FARGO, N.D. (AP) — The sentencing of a man who worked for a Texas company that sold the chemicals traced to the synthetic drug deaths of two North Dakota teenagers has been postponed.
John Polinski, 26, of Houston, is the last of 15 people to be convicted in a case that federal authorities dubbed "Operation Stolen Youth." Polinski's attorney is asking that his client get no more than 10 years in prison.
Polinski was scheduled to be sentenced on a conspiracy charge Monday, but the U.S. Attorney's Office says it has been rescheduled for July 21.
Christian Bjerk, 18, of Grand Forks, and Elijah Stai, 17, of Park Rapids, Minnesota, died within a week of each other in June 2012. Authorities said Bjerk and Stai ingested hallucinogens that were cooked up by Andrew Spofford, who bought the chemicals from Houston-based Motion Resources LLC.
Polinski handled information technology and other business operations for Motion Resources, and authorities say he knew the chemicals being sold were dangerous.
Polinski pleaded guilty in April to conspiracy to possess with intent to distribute a controlled substance. The charge carries a maximum penalty of 20 years in prison, but the government has agreed to give Polinski credit for cooperating with authorities.
Court documents filed by Polinski's court-appointed lawyer said he played a "very minor role" in the company and did not have any decision-making authority.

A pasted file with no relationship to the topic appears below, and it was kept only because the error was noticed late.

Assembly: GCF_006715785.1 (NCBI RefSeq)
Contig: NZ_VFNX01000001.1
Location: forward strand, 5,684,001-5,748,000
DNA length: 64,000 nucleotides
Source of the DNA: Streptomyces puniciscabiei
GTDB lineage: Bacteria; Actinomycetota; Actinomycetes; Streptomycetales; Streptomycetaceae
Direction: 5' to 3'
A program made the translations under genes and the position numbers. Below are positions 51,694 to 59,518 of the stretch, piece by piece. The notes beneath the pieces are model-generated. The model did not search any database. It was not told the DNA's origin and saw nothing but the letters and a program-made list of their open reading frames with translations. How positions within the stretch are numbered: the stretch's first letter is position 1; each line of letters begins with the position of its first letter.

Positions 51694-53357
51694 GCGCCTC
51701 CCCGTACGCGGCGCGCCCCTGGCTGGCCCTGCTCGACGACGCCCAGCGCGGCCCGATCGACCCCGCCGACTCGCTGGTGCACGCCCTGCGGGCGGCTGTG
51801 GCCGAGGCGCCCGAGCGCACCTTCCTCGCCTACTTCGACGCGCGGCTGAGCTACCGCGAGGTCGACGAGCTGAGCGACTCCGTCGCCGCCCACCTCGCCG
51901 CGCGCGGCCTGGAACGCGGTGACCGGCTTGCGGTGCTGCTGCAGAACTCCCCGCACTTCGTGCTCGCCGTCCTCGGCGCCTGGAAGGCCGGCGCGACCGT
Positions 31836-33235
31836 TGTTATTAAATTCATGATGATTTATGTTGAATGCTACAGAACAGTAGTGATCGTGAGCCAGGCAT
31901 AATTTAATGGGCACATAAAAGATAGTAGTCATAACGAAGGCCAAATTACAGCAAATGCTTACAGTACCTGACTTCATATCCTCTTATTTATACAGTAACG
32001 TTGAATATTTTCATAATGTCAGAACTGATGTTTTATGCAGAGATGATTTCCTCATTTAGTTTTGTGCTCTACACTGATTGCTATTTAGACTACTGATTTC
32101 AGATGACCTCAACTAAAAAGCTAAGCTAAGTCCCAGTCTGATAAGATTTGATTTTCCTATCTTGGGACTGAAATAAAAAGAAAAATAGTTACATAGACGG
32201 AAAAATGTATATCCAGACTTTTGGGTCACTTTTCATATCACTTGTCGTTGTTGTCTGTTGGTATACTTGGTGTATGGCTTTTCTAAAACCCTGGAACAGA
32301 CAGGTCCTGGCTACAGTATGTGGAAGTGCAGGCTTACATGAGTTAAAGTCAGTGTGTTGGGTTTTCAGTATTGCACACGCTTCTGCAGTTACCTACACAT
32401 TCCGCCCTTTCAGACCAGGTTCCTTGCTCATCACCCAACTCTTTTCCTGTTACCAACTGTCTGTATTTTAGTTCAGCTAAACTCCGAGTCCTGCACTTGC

Defense attorney Richard Henderson said in court documents that Polinski would not have taken the job if he was "aware of the seriousness of the situation he was getting himself into." Polinski discovered later that people were ingesting the chemicals, the lawyer said.
"He was aware that chemicals sold to Andrew Spofford had been distributed to others, resulting in two fatalities," Henderson wrote. "He admitted that the company continued selling chemicals after the Spofford case came to its attention. He also admitted that he personally used the chemicals to get 'high' on several occasions."
One of Polinski's bosses, Charles Carlton, pleaded guilty to three counts, including conspiracy to distribute controlled substances resulting in serious bodily injury and death. He's also scheduled to be sentenced July 21.
Spofford, a self-described hobby chemist, was sentenced to 17 1/2 years in prison, the stiffest penalty in the case so far. He said during his sentencing that he thinks of Bjerk and Stai every day.
"I wish I could say something to make it better for anyone in here," he said.